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Fuel price hike blow

PUBLISHED: 09:44 12 April 2010 | UPDATED: 17:23 30 June 2010

CAMPAIGNERS have described ever-escalating fuel prices as a “body blow” to rural people and businesses as they reached a record peak.

Petrol prices have soared to an all time high of 120p a litre, eclipsing the previous peak of 119.

CAMPAIGNERS have described ever-escalating fuel prices as a “body blow” to rural people and businesses as they reached a record peak.

Petrol prices have soared to an all time high of 120p a litre, eclipsing the previous peak of 119.7p reached in July 2008, the RAC said.

And motorists and businesses have been warned there is no end in sight with a weak pound and increasing global demand for oil set to drive pump prices even higher.

RAC motoring strategist Adrian Tink described it as a “dark day for motorists” and said that in some areas drivers will be paying close to £6 a gallon (131.9p a litre).

He said: “Petrol prices have been rising steadily over the past year and have now reached the inevitable record high.

“With the election campaign now in full swing, Britain's hard-pressed motorists will be keen to hear what the political parties have to say about the escalating petrol prices. This is a key issue for Britain's 32 million motorists, who are watching their bank accounts drained every time they fill up.”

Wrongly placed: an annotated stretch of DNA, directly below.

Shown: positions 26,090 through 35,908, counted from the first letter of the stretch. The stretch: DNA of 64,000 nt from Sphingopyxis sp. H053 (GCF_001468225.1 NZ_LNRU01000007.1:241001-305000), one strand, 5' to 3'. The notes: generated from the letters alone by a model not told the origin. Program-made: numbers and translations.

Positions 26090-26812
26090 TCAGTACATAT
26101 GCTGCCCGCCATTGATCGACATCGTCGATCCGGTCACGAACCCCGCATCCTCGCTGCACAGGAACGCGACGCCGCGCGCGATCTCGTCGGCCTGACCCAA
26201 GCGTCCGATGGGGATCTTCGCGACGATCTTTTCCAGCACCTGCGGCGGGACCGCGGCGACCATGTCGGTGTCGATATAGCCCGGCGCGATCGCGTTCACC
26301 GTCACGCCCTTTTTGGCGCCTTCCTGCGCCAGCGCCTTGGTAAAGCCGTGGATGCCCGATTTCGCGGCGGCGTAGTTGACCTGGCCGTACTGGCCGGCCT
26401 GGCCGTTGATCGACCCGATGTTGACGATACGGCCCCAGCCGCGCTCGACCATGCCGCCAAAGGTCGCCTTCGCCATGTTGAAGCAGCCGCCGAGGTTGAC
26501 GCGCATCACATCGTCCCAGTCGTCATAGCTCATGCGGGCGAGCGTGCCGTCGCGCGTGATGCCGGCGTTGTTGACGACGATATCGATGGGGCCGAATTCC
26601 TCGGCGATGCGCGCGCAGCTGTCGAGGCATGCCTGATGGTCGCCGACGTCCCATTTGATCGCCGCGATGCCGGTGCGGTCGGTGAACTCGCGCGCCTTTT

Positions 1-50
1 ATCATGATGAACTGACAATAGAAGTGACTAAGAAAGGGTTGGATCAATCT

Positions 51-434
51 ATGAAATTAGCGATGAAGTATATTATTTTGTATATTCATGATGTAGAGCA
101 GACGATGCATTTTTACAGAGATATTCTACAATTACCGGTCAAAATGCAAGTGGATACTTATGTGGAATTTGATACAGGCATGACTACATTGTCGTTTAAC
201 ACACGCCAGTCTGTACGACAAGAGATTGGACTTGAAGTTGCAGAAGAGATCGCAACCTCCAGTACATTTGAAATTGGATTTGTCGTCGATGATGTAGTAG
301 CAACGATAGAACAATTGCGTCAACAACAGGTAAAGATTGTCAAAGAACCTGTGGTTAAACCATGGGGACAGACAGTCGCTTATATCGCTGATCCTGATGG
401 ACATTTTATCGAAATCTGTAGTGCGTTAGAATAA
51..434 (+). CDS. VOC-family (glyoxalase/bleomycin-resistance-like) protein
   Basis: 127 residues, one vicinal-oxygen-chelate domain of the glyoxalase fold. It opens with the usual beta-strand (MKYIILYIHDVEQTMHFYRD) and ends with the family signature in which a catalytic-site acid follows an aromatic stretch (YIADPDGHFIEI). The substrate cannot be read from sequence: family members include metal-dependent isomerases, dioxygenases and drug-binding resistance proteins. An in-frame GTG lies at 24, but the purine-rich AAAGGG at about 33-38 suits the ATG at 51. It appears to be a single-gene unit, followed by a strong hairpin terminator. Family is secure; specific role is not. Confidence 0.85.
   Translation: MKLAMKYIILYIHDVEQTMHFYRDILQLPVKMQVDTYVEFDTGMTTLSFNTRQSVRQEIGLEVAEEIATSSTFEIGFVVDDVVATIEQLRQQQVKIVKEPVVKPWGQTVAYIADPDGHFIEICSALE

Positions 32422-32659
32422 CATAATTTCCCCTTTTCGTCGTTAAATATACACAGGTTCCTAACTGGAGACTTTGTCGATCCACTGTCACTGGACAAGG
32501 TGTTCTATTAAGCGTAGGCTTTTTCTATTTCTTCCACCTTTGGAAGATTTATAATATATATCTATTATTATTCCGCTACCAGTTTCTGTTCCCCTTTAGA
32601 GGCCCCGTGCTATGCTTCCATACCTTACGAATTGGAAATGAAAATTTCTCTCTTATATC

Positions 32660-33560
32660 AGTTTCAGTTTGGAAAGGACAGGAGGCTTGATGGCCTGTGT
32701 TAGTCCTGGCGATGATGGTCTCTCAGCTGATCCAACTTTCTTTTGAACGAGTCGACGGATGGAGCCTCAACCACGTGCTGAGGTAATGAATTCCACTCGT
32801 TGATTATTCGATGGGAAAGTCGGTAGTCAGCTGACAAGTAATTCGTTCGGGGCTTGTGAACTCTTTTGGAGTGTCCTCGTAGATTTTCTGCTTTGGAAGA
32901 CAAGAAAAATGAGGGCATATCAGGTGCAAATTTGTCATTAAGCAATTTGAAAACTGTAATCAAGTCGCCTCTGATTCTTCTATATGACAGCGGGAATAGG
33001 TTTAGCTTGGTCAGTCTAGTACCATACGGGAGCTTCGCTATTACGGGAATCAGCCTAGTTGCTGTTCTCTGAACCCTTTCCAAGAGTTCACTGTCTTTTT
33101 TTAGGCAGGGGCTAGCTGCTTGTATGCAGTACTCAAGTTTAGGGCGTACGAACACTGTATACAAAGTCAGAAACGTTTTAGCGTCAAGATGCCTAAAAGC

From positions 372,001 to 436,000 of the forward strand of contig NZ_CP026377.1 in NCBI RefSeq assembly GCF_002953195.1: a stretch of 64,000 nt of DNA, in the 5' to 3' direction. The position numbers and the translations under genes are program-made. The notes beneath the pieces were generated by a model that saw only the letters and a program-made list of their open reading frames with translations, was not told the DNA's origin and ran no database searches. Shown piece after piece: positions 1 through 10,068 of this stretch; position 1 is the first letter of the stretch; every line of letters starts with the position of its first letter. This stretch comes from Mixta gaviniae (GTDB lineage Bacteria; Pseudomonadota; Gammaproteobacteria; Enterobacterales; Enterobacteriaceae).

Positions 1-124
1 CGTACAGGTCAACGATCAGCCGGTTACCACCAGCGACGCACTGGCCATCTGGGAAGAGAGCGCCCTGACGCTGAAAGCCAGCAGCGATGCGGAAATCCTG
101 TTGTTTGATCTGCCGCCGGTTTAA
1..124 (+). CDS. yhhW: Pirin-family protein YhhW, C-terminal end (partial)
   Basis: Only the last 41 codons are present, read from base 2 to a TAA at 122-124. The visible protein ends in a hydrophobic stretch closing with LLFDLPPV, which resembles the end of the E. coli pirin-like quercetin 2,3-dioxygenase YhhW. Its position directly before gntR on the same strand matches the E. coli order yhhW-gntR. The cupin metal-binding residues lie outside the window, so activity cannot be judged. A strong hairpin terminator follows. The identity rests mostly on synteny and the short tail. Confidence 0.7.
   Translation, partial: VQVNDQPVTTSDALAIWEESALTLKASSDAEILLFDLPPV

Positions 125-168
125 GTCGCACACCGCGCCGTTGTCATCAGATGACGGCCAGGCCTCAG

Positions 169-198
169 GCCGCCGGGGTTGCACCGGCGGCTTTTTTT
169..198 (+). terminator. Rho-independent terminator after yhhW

Alice Barnard, from the Countryside Alliance, said that people in Norfolk are likely to be hit hard.

“This latest price hike is going to come as a body blow to rural people and businesses,” she said.

“Anyone living in rural Norfolk will tell you it is impossible to live without a car - whether on the school run, to the doctor, or around the farm, car ownership is a necessity not a luxury.

“The Countryside Alliance is increasingly concerned at the unfair disadvantage rural people are placed at when it comes to high fuel prices.

“The isolated, elderly and those on low incomes are especially vulnerable to the rocketing prices in a clear case of hitting hardest those who don't have a choice.

“We are less than a month away from having a new government and it is essential that they address this inequality as a priority.”

Charles Trotman, head of rural business development at the Country Land and Business Association, said: “Rural businesses are regarding this as a major issue. If petrol prices go up logistic costs increase which means the price of getting the product to market increases. The price of the product will then have to increase and that will impact on inflation.”

He added: “If there is a hung parliament that is going to put the jitters into the financial markets and make life even worse.”

The new record comes just days after the government raised fuel duty by 1p a litre. A further 1p rise is due in the autumn, with a 0.76p increase planned for next January.

The RAC said the fuel price increase had been caused by a combination of factors.

Primarily, the weak pound and the increase in the wholesale price of fuel had produced a steady rise since the beginning of the year. Also tax rises since December 2008 have added around 10p to the cost of a litre of fuel.

Currently the average price of a litre of unleaded is 120p - of which 76p or 63pc is tax.